But one day in conversation, a few years after we had married, she told me that she was talking to a friend of hers about doing just such a business. “That’s great, I’d love to be a part of it.” And indeed, she had known that, but told me then, “there is no way I am going to do another business with you.” I am sure she had great reasons. I am sure that I must have been awful to work with. Whatever it was, I am sure that her feelings were legitimate. But to discover them out of the blue in that way, to discover that there would be no such business with her, was a heart blow.
It struck to the core of why I had married her in the first place—that she was going to be a partner—a true partner in every sense of the word. I discovered in this moment that this was not going to happen. And then we had children. And she was and is a great mother, and these concerns and thoughts were pushed to the back burner as our children were small and growing. We had new adventures in new places, and they were all kind of exciting. But we were also drifting, not going anywhere professionally—neither in our own business or in my work—and she wasn’t working and not looking—I felt like we were not moving forward…that all the momentum in our relationship had died.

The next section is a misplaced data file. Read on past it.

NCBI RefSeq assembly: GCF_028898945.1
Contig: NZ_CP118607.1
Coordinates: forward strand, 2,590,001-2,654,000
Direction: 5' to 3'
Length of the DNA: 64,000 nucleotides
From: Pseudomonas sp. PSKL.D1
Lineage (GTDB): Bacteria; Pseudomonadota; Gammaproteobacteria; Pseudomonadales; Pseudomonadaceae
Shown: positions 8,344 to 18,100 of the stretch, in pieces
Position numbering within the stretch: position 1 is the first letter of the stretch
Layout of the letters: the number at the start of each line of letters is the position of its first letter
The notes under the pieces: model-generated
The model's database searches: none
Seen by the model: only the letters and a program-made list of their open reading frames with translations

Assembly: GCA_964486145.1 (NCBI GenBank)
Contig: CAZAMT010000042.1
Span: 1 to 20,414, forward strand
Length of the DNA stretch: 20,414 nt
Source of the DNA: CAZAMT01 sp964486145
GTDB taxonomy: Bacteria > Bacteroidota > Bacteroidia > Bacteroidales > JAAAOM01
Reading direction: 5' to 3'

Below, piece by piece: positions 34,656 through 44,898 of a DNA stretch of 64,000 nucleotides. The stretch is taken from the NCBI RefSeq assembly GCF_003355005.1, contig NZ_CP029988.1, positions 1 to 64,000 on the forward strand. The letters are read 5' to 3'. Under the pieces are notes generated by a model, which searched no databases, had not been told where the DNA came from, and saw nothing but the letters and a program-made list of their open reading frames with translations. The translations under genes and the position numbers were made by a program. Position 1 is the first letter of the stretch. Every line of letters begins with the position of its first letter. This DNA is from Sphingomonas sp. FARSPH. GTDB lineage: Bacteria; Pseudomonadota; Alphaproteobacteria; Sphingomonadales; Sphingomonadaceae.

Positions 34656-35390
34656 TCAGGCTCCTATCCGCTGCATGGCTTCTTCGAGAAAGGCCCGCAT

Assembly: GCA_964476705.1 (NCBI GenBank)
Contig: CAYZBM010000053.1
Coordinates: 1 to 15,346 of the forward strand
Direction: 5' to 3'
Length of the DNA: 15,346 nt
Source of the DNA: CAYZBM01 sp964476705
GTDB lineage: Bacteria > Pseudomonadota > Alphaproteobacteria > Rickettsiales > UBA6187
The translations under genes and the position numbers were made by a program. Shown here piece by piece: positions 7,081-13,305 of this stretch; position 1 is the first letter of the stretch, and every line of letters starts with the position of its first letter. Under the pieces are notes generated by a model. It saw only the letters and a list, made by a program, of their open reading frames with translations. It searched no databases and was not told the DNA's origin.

We both focussed on the children, and that was something I would never change. I took a decade off more or less, and enjoyed being with them and watching them grow up. I believe that our children are happy and well-adjusted today because of the time we spent together in this way as a family.
But there was a cost. An economic cost, and we ended up living in increasingly straitened financial circumstances. In the end, I had to leave home, and commute internationally for work. And this pattern lasted for over a decade. And not at first, because the necessity was there, but over time, I began to resent it. I wasn’t at home. I wasn’t with my children. I wasn’t near the place that I loved. I wasn’t with the friends I had there. And I was carrying the financial burden of our lives by myself. And while I could not fault my wife for being profligate—she has always been a penny pincher in a good way, I didn’t like being the only one who worried about our finances and did something about it.